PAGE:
Happy Monday, Austin! Back to work we go. Here are some tech stories you may have missed this morning or over the weekend:
Whole Foods under the microscope with Amazon deal
You probably didn’t miss Friday’s huge news, that Amazon is buying Whole Foods and its 465 stores for $13.7 billion. But over the weekend, there was much more, including delivery service Instacart saying Amazon “Just declared war” on grocery stores, some in-depth looks on what led Whole Foods and its founder John Mackey to this point, how the move made $22 billion in market value of Whole Foods rivals disappear and how this all might work out. Most amusingly, ReadWrite wonders, “What will Amazon’s buying of Whole Foods mean for our smart fridges?” Do you know a single person who owns a smart fridge? Me neither.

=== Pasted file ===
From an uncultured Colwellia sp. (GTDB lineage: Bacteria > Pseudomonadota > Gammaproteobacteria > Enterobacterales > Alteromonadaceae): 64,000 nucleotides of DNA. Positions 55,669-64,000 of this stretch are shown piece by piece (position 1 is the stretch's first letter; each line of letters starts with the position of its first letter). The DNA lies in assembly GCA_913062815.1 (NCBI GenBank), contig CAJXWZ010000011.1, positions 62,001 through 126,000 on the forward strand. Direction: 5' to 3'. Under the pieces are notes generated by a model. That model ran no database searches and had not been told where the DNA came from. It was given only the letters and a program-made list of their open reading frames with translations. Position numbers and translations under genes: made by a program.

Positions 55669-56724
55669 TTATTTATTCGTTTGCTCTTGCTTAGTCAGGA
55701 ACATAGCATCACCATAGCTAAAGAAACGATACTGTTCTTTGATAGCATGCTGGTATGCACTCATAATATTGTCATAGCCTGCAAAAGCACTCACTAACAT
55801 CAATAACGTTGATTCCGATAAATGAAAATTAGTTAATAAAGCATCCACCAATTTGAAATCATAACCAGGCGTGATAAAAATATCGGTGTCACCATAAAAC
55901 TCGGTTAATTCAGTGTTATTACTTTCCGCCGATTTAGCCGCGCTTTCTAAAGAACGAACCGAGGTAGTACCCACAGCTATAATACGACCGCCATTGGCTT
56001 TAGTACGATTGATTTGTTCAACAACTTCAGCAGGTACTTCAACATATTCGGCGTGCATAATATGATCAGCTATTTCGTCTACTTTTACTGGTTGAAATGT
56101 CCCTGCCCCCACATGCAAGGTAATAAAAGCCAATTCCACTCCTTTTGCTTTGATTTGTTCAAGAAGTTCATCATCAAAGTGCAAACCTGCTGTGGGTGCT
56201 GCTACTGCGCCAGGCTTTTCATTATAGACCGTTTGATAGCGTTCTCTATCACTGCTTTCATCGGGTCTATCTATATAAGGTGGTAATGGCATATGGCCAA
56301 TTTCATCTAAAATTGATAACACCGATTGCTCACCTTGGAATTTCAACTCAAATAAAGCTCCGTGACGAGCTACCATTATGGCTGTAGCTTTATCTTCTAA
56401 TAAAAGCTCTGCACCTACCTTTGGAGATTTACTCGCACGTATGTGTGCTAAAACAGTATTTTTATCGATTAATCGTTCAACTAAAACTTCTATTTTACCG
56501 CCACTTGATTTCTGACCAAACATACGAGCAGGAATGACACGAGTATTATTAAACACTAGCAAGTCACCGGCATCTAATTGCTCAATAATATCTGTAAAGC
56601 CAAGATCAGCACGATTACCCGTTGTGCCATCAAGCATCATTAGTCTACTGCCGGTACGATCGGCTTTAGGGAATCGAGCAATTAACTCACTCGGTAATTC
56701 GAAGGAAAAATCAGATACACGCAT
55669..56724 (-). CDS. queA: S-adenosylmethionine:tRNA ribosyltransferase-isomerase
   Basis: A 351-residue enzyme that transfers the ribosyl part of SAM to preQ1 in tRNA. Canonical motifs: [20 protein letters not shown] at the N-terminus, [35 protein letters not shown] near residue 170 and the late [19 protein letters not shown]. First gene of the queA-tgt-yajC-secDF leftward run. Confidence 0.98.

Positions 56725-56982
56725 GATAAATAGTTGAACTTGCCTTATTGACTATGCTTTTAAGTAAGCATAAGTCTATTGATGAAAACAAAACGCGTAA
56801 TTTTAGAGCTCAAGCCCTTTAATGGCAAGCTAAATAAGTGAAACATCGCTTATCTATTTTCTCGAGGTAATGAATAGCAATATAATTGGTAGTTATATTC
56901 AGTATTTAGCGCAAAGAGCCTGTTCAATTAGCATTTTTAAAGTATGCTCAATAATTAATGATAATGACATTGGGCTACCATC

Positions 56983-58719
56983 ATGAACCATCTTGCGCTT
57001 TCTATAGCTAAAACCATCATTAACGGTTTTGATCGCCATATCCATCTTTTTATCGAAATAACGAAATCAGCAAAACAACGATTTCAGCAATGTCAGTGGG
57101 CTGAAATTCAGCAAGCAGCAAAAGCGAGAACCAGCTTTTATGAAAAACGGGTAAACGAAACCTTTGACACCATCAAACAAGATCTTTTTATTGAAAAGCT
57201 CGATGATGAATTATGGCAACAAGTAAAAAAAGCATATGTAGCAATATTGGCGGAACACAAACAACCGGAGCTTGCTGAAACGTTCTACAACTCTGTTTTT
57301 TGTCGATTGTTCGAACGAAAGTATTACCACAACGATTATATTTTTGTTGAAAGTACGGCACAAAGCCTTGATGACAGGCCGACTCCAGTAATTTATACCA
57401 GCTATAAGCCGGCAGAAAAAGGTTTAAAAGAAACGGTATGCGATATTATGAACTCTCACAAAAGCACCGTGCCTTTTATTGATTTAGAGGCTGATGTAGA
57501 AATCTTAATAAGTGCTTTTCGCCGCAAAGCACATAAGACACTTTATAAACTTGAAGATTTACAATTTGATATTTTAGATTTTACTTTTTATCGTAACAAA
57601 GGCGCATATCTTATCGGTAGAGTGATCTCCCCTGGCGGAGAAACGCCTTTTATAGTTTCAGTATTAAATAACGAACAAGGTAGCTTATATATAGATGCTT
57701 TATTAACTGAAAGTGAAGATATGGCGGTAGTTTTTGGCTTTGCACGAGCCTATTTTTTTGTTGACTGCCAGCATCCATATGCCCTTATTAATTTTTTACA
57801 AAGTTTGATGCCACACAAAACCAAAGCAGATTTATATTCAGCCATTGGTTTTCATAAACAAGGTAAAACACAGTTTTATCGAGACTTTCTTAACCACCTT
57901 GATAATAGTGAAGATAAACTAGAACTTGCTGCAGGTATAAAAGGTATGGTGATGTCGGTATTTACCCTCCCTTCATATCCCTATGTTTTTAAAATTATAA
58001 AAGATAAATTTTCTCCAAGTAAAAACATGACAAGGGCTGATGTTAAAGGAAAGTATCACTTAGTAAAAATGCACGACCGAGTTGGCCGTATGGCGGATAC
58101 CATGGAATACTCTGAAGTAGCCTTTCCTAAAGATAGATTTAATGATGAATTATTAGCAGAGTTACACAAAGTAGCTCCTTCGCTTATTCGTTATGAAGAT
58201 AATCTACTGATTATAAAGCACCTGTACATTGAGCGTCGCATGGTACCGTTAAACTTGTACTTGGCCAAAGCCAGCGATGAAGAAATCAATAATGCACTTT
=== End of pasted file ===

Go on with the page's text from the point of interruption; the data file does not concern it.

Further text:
How Google wants to fight extremism
In an article that appeared Sunday in the Financial Times and reprinted on a Google blog, Google’s general counsel Kent Walker detailed the ways that the company wants to battle extremism online. They include automated ways to stop the spread of terrorist-linked videos on YouTube, the addition of more staff to review videos, more cracking down on videos that don’t specifically violate policies but could inflame matters, and a move to create move positive, counter-extremism content.
Get that two-factor
The Verge has a handy guide for setting up “Two-factor authentication” on various kinds of accounts, including Google, Facebook and Slack. If you’re worried that your accounts online aren’t as secure as they should be and you’re not great at making passwords (or using password software), two-step security is probably a good thing you should try.
10 dumb Toys “R” Us toys
This trending video is a lot of fun. Check out 10 very weird and unusual items you can get at Toys “R” Us.
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